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Thundershowers Hit in Three States

July 22, 1986|TED THACKREY JR. | Times Staff Writer

Sudden and intense thundershowers pelted the deserts and mountains of Southern California, Arizona and Nevada on Monday in the wake of an invasion of moist, unstable air from Mexico.

By mid-afternoon rain, lightning and winds gusting to 30 m.p.h. at times were reported from Winkelman, Ariz., where .73 of an inch of rain fell in just 30 minutes, to Mt. Laguna in San Diego County, which received 1.65 inches.

Palomar Mountain reported .75 of an inch by late afternoon, while the mountain community of Julian received .65, and Borrego, in the desert, had .41.

Flash-flood watches were in effect for Los Angeles, San Bernardino, Riverside, San Diego, Kern, Inyo and Imperial counties and for the western parts of Nevada and Arizona. No flash flood watch was called for Orange County, however, said National Weather Service specialist Frankie Shaw, and the two stations in the county that normally report measurable rain, El Toro and Santa Ana, were not in the path of the unstable air and did not receive any moisture.

The National Weather Service said the watches would probably remain in force overnight, although most of the violence was expected to dissipate before dawn today.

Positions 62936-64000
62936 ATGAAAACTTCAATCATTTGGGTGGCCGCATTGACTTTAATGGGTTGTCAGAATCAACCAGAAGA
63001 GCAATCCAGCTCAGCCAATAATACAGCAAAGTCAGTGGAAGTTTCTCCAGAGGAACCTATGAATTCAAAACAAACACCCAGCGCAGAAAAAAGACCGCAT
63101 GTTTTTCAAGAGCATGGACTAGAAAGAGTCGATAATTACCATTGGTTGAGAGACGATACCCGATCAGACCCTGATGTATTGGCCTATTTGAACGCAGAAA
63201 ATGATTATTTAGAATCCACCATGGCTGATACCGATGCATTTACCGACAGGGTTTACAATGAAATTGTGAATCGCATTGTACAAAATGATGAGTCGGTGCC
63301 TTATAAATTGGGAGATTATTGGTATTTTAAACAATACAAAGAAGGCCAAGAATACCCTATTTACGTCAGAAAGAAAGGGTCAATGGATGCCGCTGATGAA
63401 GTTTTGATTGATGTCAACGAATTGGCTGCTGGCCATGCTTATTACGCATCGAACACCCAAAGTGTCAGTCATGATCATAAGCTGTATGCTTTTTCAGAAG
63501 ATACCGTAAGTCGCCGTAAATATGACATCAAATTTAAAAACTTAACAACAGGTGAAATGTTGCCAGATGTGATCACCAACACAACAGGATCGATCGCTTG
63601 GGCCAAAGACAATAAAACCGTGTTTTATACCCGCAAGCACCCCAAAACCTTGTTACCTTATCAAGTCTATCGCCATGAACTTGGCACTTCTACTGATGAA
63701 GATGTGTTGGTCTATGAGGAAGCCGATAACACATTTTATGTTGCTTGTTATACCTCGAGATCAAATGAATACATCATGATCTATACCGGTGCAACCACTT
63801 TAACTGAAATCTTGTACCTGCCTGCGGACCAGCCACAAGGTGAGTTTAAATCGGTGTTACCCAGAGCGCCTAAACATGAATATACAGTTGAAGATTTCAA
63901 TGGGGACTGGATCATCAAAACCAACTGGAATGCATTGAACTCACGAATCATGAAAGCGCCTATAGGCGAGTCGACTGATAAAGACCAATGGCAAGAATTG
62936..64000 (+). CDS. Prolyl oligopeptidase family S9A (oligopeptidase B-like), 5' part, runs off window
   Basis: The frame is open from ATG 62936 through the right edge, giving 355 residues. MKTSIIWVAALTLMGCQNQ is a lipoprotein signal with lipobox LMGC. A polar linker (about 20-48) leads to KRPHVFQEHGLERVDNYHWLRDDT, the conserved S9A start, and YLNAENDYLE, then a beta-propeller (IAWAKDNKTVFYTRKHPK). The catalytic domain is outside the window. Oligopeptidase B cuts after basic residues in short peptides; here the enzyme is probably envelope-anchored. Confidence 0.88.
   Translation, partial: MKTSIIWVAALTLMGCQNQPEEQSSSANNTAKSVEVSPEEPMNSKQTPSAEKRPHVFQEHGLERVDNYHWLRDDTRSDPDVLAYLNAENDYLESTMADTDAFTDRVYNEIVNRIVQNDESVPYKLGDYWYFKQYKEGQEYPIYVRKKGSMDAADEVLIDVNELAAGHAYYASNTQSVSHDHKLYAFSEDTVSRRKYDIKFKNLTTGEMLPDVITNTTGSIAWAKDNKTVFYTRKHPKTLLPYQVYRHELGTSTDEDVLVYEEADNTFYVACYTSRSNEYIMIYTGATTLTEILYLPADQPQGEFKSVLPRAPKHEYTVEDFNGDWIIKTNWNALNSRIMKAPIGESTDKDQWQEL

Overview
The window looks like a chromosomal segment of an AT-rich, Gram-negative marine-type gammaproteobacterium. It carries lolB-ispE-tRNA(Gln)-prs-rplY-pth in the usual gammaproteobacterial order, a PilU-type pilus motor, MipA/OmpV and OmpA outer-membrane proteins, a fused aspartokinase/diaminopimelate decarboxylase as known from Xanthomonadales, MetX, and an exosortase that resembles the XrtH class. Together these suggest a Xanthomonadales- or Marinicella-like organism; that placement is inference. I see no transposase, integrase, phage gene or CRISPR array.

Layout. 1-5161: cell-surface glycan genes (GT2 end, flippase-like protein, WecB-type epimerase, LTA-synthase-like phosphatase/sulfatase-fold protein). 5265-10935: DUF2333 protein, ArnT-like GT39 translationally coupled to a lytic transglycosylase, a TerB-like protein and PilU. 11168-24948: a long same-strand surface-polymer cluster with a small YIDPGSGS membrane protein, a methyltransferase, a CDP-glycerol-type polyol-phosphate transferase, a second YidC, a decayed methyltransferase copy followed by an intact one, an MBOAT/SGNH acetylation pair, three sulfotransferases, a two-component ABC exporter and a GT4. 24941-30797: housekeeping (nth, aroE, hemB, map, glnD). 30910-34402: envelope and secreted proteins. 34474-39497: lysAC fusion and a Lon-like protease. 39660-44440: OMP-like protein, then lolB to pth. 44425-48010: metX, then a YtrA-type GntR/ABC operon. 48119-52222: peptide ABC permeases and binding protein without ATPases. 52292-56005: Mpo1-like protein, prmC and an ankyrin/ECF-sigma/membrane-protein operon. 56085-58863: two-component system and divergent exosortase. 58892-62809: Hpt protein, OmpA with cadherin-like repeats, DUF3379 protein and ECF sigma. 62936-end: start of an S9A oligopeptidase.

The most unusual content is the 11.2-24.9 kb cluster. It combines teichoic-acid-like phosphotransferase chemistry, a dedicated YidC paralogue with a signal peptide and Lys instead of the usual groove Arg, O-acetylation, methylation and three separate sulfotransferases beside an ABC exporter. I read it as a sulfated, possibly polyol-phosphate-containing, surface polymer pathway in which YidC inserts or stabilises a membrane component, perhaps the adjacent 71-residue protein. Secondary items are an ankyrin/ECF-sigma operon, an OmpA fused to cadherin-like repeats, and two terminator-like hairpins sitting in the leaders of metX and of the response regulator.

Meteorologists blamed the bad weather on the sudden development of a weak low-pressure area over Southern California, which invited an influx of marine air flowing out of a high-pressure ridge centered about 400 miles west of Seattle and extending north and south across the eastern Pacific.

Forecasters said the general instability could last through today, with high and low clouds, a few coastal showers and occasional thunderstorms--accompanied by brief but intense winds--gradually easing away to sunny skies by Wednesday.

High temperature at Los Angeles Civic Center Monday was 79 degrees, with relative humidity ranging from 54% to 90%.

In Santa Ana, the high Monday was 76 degrees, with relative humidity ranging from 62% to 80%. Today was expected to be two or three degrees warmer, but no drier, with temperatures returning to the mid-80s by Wednesday.

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